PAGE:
There comes a point in every little boy's life when he decides, in the style of John Rambo, he wants (read has to have) a toy gun. And there comes a point in every parent's life when they have to decide whether it's morally right or wrong to go buy their kid a toy gun. And it seems that 1964 was the year most parents decided to abandon their morals, for the Johnny Seven OMA (One Man Army) Gun was the best-selling boys' toy that Christmas.
The Johnny Seven OMA (not to be confused with the far simpler Johnny Eagle Rifle of the 70s) had to be the biggest toy machine gun you could get back then, and more than enough to make you throw down your spud gun. In fact, it wasn't far off full-size! When fully assembled it weighed 4lb and measured an impressive 3ft long, at least. It also came with a raft of seven functions (hence the name Johnny Seven). All of the firing mechanisms were attached to the main rifle - the pistol (based on a design for a real 1950s gun, no less!) inserted from the bottom to provide the rifle grip (the pistol also held caps for authentic firing sounds). The Rifle function shot 12 white bullets one at a time via a bolt action spring mechanism through the silver barrel. Three different rockets (The green Anti Tank, Anti Bunker and the red Armour Piercing fired via spring-action on the main barrel. The Grenade Launcher was on top of the gun. Johnny Seven also featured a bipod that provided stability for the various rockets and grenade. The stock could be removed to shorten the weapon while in the Tommy Gun mode. Now seen as a collector's item, the Johnny Seven OMA has been known to fetch over £300 fully armed on eBay!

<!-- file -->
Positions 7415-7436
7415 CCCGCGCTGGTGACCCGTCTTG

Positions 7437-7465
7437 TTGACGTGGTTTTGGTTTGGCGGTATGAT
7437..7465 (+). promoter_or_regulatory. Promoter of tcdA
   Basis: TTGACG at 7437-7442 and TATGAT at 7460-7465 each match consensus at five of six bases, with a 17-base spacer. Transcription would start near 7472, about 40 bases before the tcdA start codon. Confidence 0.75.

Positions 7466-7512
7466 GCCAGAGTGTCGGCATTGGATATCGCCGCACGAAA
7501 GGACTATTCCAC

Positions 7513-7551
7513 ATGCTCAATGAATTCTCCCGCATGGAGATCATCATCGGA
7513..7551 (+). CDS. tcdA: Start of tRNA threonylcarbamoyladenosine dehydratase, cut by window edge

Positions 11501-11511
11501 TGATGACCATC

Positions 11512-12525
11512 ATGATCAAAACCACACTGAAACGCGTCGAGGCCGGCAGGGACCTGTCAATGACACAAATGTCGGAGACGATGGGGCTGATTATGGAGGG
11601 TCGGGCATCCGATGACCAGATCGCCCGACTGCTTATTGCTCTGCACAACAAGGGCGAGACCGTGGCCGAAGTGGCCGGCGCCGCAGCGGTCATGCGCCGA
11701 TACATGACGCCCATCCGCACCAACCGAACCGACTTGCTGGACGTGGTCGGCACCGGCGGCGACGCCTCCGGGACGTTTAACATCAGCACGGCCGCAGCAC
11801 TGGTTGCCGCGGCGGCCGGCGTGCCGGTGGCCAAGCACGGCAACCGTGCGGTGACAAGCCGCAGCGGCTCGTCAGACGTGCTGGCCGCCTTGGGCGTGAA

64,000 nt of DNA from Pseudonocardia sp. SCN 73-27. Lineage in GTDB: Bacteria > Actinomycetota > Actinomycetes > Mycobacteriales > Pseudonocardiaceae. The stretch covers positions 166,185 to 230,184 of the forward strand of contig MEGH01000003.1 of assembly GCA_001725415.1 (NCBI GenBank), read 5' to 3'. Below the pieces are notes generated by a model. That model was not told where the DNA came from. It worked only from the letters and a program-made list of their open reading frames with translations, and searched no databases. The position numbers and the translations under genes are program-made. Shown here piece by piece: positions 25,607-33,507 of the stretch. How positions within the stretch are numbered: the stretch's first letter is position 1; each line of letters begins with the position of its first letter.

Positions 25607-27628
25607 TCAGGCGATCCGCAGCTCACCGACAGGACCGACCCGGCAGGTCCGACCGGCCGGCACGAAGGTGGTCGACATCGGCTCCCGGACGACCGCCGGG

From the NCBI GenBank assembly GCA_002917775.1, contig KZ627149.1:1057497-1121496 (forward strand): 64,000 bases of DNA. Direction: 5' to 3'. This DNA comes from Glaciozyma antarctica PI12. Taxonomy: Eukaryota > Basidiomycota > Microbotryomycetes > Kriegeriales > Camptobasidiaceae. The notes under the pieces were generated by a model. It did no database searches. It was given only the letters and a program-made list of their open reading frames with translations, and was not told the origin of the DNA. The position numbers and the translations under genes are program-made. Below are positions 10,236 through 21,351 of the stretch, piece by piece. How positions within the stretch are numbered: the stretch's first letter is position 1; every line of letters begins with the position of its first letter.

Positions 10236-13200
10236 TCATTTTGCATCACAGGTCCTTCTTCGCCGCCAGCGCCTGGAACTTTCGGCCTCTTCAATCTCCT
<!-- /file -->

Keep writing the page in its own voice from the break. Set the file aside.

It really was the hot shot of its time. And if all those functions weren't enough for you, Deluxe Reading (who also produced Johnny Lightning Cars and the Crime-buster Gun) went on to produce a range of accessories under the Topper Toys umbrella for the Johnny Seven OMA, including spare ammunition to replace all those bullets you lost over the next-door neighbour's fence. To enhance the experience you could purchase a helmet and a pair of walkie-talkies.
These days, toy guns aren't particularly en vogue, and little boys turn instead to Indiana Jones whips and light sabres when attacking their annoying little sisters. Much less intimidating, admittedly, but less likely to get you a night in a police cell, too.